Description:Beam Scheduling in Robotic Radiation Therapy
Author(s):Lars Beckers, Stefan Gerlach, Ole L├╝bke, Alexander Schlaefer and Sibylle Schupp
Event(s): MARS'24
Paper(s): Sliced Online Model Checking for Optimizing the Beam Scheduling Problem in Robotic Radiation Therapy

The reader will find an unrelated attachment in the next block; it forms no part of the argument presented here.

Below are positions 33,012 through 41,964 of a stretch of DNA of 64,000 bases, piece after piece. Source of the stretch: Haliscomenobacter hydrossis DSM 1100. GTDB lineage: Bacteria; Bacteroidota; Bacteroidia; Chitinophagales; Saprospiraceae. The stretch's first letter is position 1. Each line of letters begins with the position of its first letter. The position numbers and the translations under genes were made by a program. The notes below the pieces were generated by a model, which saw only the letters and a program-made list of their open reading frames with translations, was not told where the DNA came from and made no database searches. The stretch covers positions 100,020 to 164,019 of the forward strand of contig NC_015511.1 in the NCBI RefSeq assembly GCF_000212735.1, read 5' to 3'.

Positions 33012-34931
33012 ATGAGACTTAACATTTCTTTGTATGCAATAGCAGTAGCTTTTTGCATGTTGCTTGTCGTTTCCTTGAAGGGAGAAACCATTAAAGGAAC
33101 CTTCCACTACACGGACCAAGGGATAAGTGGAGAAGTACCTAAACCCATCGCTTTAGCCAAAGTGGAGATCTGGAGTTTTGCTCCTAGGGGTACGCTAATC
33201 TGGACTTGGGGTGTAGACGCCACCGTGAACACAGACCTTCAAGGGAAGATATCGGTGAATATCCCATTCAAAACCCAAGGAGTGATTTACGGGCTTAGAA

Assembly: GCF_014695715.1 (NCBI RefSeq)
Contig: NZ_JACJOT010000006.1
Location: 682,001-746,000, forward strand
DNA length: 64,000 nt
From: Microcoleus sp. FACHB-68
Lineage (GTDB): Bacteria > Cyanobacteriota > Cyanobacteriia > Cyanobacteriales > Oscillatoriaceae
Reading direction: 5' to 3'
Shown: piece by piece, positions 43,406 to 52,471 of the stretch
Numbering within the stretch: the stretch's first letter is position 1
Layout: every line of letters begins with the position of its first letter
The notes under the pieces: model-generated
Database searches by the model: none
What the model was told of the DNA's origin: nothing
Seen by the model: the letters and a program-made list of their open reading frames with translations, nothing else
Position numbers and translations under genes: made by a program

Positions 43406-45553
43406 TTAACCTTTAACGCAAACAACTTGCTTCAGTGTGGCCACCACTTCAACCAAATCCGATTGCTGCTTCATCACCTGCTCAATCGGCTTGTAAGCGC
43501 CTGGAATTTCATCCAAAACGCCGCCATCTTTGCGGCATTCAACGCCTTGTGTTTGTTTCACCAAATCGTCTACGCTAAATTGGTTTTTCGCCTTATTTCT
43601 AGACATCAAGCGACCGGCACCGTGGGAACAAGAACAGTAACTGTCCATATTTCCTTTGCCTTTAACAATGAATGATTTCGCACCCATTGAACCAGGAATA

In robotic radiation therapy, high-energy photon beams from different directions are directed at a target within the patient. Target motion can be tracked by robotic ultrasound and then compensated by synchronous beam motion. However, moving the beams may result in beams passing through the ultrasound transducer or the robot carrying it. While this can be avoided by pausing the beam delivery, the treatment time would increase. Typically, the beams are delivered in an order which minimizes the robot motion and thereby the overall treatment time. However, this order can be changed, i.e., instead of pausing beams, other feasible beam could be delivered. We address this problem of dynamically ordering the beams by applying a model checking paradigm to select feasible beams. Since breathing patterns are complex and change rapidly, any offline model would be too imprecise. Thus, model checking must be conducted online, predicting the patient's current breathing pattern for a short amount of time and checking which beams can be delivered safely. Monitoring the treatment delivery online provides the option to reschedule beams dynamically in order to avoid pausing and hence to reduce treatment time. While human breathing patterns are complex and may change rapidly, we need a model which can be verified quickly and use approximation by a superposition of sine curves. Further, we simplify the 3D breathing motion into separate 1D models. We compensate the simplification by adding noise inside the model itself. In turn, we synchronize between the multiple models representing the different spatial directions, the treatment simulation, and corresponding verification queries. Our preliminary results show a 16.02 % to 37.21 % mean improvement on the idle time compared to a static beam schedule, depending on an additional safety margin. Note that an additional safety margin around the ultrasound robot can decrease idle times but also compromises plan quality by limiting the range of available beam directions. In contrast, the approach using online model checking maintains the plan quality. Further, we compare to a naive machine learning approach that does not achieve its goals while being harder to reason about.


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